Patients are often asked to keep a food diary in order to help medical professionals monitor and diagnose diseases affecting the gastrointestinal (GI) tract, along with other conditions. To make this type of food tracking easier and more accurate, researchers at the Tufts University School of Engineering have developed tiny tooth-mounted sensors that can track sugar, salt and alcohol consumption and wirelessly transmit that data to a mobile device.
According to the researchers – who published the details of their device in the journal Advanced Materials – the technology could one-day be adapted to detect the consumption of other nutrients. In addition to providing physicians with much-needed information about their patients’ dietary intake, the medical device could also improve medical monitoring during clinical trials.
While other wearable devices, such as mouth guards, have previously been developed to monitor food consumption, these were often cumbersome and needed to be replaced on a regular basis. In comparison, the current device measures just 2mm squared and can be adhered to the tooth for an extended period of time.
Like other biosensors, the device is composed of multiple layers designed to collect information and transmit that data to an external detector. Sandwiched between two square shapes rimmed with gold is a bioresponsive material that reacts to chemicals from food that it comes in contact with.
Using radiofrequencies, the food sensor collects and transmits waves back to the external device. When it comes in contact with sugar, salt or alcohol, the transmission frequency changes which allows the device to detect and measure consumption of these components of food.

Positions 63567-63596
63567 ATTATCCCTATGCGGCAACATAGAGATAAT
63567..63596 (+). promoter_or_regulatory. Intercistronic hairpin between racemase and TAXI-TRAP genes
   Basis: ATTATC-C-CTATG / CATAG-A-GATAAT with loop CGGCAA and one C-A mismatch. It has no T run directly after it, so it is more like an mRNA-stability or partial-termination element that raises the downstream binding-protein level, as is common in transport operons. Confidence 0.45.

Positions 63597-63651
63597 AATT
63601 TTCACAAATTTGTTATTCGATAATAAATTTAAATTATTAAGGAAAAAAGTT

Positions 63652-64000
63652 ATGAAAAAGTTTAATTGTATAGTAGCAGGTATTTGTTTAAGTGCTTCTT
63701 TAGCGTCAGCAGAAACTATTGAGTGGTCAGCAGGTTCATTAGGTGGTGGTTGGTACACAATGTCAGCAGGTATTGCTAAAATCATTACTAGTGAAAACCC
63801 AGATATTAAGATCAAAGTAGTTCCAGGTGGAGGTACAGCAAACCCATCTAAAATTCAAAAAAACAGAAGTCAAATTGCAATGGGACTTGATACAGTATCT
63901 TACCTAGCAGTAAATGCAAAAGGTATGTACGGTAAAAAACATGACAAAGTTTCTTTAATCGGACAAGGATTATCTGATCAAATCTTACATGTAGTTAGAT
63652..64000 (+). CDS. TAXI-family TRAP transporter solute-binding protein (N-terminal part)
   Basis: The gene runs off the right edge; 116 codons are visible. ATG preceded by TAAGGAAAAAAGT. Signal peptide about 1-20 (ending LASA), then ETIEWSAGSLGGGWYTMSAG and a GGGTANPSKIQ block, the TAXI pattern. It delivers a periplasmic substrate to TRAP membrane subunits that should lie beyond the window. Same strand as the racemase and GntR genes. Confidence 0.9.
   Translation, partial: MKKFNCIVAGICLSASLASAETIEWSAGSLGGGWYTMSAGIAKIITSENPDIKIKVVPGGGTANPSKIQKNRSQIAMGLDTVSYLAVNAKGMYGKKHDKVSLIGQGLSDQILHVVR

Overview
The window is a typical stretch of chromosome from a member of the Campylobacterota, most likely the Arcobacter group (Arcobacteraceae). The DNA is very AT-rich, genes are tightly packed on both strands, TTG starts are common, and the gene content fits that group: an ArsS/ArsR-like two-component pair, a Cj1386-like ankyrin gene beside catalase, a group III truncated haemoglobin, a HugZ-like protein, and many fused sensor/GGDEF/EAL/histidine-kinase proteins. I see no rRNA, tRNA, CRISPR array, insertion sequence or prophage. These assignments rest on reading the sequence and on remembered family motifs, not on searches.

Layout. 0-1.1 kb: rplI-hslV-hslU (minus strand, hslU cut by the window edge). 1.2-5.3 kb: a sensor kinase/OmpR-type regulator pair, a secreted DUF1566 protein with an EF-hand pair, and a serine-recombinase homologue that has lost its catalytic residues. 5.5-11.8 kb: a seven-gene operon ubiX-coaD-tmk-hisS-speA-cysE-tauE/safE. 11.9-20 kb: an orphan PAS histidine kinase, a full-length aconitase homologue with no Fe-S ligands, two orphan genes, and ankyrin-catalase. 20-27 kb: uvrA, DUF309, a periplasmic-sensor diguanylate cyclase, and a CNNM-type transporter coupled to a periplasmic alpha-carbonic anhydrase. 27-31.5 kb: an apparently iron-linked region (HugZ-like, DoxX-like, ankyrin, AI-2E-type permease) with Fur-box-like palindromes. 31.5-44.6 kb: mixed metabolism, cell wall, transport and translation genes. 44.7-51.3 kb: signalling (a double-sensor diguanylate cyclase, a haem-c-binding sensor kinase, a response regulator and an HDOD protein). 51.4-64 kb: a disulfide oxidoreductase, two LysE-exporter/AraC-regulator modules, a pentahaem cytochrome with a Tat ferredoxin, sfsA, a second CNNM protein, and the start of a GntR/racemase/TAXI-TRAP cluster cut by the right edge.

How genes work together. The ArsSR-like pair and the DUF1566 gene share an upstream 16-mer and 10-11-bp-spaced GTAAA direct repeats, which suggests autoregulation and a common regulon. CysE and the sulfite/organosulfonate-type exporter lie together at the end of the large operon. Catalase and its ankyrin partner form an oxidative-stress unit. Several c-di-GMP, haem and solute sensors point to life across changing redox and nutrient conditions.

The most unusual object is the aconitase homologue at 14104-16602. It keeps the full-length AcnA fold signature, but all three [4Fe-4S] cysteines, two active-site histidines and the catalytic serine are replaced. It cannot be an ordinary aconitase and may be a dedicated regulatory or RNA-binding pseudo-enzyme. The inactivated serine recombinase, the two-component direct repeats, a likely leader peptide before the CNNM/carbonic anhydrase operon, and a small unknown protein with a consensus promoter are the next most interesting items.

“In theory we can modify the bioresponsive layer in these sensors to target other chemicals – we are really limited only by our creativity,” said Dr. Fiorenzo Omenetto, corresponding author and the Frank C. Doble Professor of Engineering at Tufts. “We have extended common RFID [radiofrequency ID] technology to a sensor package that can dynamically read and transmit information on its environment, whether it is affixed to a tooth, to skin, or any other surface.”
Despite its obvious applications, some may argue that this degree of patient monitoring is veering into Big Brother territory. As this device is still in the early phases of development, supporters of the work – including the National Institutes of Health (NIH) and the US Army – will need to consider how a patient’s permission to collect and potentially share the food intake data will be collected.
But the current tooth-mounted sensor is just the latest development in the growing health monitoring and fitness tracking space. Late last year, the FDA approved Abilify MyCite, a version of Otsuka Pharmaceutical’s popular psychiatric drug containing an ingestible sensor to track patient medication adherence. While this digital medicine requires patients to approve caregivers and physicians before data is shared, critics have still expressed concern over the ethical implications of the drug-device combo, particularly because it’s often prescribed to patients with mental illness.